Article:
Then each student was instructed to perfom how to do each act of pouring hot water, mix with tea powder and then serve guests and how to be served. It is precisely ruled like social dances. No free form on your own. You have to memorize each act and perform that in public to be a good host and guest. That is kind of a hard thing to do. Interesting those things should be taught by a Japanese instructor but this time the other way around. I, Japanese was a student and Randy-san, Canadian was an instructor.

kyoto,kimono, tea ceremony,

He said "up, pull, cover" when I try to bring up hot water from the pot. I had to repeat that 3 times. Weird, just for bringing up, you have to know how to do each act. But that is the way of tea ceremony.

I asked him why we should follow so many rules just for tea ceremony.

He answered that we should not consider them rules rather these are manners. It is fun to have meals and drinks without manners in casual clothes relaxing at home. But you can also enjoy formal dinner at high class restaurant wearing formal clothes. Just like that. You can enjoy such formality.

He said significance of Sado is like significance of life.

Wow, it seems a foreinger, westerner had a better view on Japanese culture because he sees things objectively.

Maybe that is a dilenma we, Japanese including me have had for a long time. He just seemed to solve that instantly.

It is like how I learnt why Geisha girls put thick white make-ups on their faces by a Hollywood film "Memoirs of a Geisha." In the old days party rooms were so dark without strong lights that Geishas needed such make-ups to shine their faces to be recognized. Japanese films don't usually show indoor darkness of the old days. Without knowing darkness of that period, you can never learn how the old time people live and see the world. Hollywood did a better job in that sense.

Ironically Randy-san got me more interest in one of my country's heritage. Similar thing happened in sports field recently. Judo has been criticized for causing scandals such as harrassment and violent instruction to female athletes. International Judo organization denouced that scandal saying that violent instruction is against original philosophy established by a founder of Judo, Kano Jigoro.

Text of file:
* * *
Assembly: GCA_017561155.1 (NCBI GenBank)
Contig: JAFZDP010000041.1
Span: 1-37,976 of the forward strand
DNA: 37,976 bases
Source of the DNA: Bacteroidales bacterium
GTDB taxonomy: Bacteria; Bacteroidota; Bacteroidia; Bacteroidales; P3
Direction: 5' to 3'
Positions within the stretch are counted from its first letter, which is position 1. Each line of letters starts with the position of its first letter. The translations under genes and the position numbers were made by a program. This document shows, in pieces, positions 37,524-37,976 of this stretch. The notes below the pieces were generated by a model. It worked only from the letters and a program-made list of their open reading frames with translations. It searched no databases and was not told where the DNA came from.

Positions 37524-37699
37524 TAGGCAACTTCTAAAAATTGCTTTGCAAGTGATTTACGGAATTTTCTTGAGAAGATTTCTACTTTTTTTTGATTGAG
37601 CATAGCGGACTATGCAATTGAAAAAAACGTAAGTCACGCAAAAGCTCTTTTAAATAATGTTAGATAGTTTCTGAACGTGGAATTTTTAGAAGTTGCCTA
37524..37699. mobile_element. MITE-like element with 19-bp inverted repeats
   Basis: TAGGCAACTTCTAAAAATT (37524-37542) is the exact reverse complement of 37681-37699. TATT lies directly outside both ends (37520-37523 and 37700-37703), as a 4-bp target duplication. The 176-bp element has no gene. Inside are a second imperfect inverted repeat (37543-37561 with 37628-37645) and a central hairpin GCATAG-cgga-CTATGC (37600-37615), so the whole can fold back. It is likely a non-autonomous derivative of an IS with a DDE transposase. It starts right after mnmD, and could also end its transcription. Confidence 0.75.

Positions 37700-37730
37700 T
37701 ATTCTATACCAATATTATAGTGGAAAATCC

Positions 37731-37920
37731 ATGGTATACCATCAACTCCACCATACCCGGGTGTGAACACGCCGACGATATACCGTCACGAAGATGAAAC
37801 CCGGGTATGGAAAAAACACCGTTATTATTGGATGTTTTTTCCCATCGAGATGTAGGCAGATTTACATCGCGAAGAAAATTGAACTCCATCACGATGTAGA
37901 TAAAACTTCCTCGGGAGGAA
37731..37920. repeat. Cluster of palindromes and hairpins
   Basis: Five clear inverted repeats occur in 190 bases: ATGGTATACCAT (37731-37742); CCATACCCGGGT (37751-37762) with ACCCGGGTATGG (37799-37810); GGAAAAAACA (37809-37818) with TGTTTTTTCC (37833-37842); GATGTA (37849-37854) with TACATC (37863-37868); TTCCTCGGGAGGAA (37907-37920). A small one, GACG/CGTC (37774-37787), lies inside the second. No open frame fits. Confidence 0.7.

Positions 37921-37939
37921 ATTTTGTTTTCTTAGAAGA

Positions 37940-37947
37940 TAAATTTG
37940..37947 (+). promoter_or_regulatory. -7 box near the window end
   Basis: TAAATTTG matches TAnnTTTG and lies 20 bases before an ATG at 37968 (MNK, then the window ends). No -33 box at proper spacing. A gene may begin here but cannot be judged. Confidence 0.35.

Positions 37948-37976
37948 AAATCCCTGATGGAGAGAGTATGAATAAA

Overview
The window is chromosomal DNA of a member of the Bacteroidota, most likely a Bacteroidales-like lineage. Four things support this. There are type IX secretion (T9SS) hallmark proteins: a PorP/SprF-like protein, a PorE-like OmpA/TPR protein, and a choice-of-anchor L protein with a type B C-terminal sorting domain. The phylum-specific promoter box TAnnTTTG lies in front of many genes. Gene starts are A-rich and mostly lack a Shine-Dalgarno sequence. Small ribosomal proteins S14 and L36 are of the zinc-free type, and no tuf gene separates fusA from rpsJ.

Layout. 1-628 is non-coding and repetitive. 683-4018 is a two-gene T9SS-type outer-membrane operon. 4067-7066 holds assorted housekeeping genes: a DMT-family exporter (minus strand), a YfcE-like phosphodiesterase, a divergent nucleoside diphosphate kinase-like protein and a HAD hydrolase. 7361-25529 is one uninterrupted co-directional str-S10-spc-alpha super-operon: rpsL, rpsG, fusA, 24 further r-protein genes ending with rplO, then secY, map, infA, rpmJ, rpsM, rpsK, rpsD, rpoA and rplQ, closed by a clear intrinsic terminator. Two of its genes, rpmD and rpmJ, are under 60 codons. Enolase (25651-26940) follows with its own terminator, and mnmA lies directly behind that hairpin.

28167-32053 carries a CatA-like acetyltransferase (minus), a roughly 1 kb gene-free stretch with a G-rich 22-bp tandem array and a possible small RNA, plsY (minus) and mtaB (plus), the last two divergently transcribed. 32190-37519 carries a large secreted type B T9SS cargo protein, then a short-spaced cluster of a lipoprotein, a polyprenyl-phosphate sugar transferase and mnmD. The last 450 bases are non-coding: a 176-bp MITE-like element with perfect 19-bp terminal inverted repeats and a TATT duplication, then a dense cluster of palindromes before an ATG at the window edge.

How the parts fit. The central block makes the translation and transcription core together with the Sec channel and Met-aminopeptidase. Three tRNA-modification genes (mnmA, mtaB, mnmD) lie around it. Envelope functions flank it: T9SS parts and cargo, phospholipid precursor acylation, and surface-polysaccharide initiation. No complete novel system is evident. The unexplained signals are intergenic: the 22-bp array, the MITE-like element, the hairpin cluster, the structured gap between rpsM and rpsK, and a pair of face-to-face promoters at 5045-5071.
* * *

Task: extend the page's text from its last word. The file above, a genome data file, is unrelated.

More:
We, Japanese are forgetting what we really are. We have to bring it back!

 

09 January 2013

Why not visit Nozawa Onsen Ski and natural hot spring village?

In the beginning of this year, I went to Nozawa Onsen village in Nagano Prefecture.

The below is last year's footage, February 2012.

It is famous ski resort but it is also famous for natural hot spring town. The word, Onsen means natural hot spring in Japanese.

Interestingly enough, the town is not only famous for Japanese skiers but Australians, New Zealanders and other foreigners. A ski resort famous for foreigners I knew was Niseko in Hokkaido. I visited there two years ago. Then I learnt Australians there became more interested in Nozawa Onsen. That was why I visited Nozawa last year and this year.

The place was better than expected. Snow quality was great. The courses were varied. I saw many Australians and other foreigners skiing and snowboarding. Not as many as number I saw in Niseko but I could meet some Aussies every time I got on a lift. I even could meet them attending ski school which only provided Japanese intruction. They told me they learnt it by body language. Wow!!

I saw them outside the ski areas. That is public bath houses. There are 13 community bath houses in the village. It is open early in the morning until late at night. All of them were managed by localies and free of charge for anybody including tourists. The hot water comes from volcano line underneath the village. It smells sulfur and some of them were really hot. I could not imagine foreigners enjoying that. But I saw them quite frequently. 

I spoke with localies. They told me they actually made sales to Australians flying there. However, they never change their village to resort style. They keep the way they have been from the past. You can't find any big hotels and leisure facilities over there. Just small local hotels, bath houses, temples, shrines, small shops, restaurants and bars. No big places except ski slopes. Very much like Japanese traditional village.

Localies seems to be proud of keeping their originality and personality. When I bathed in a community bath, one local man scolded a young boy saying "wash your penis before you get into the bath tub."  That means keep the bath clean and respect the manners.

It is a very mystique place. Real winter wonderland!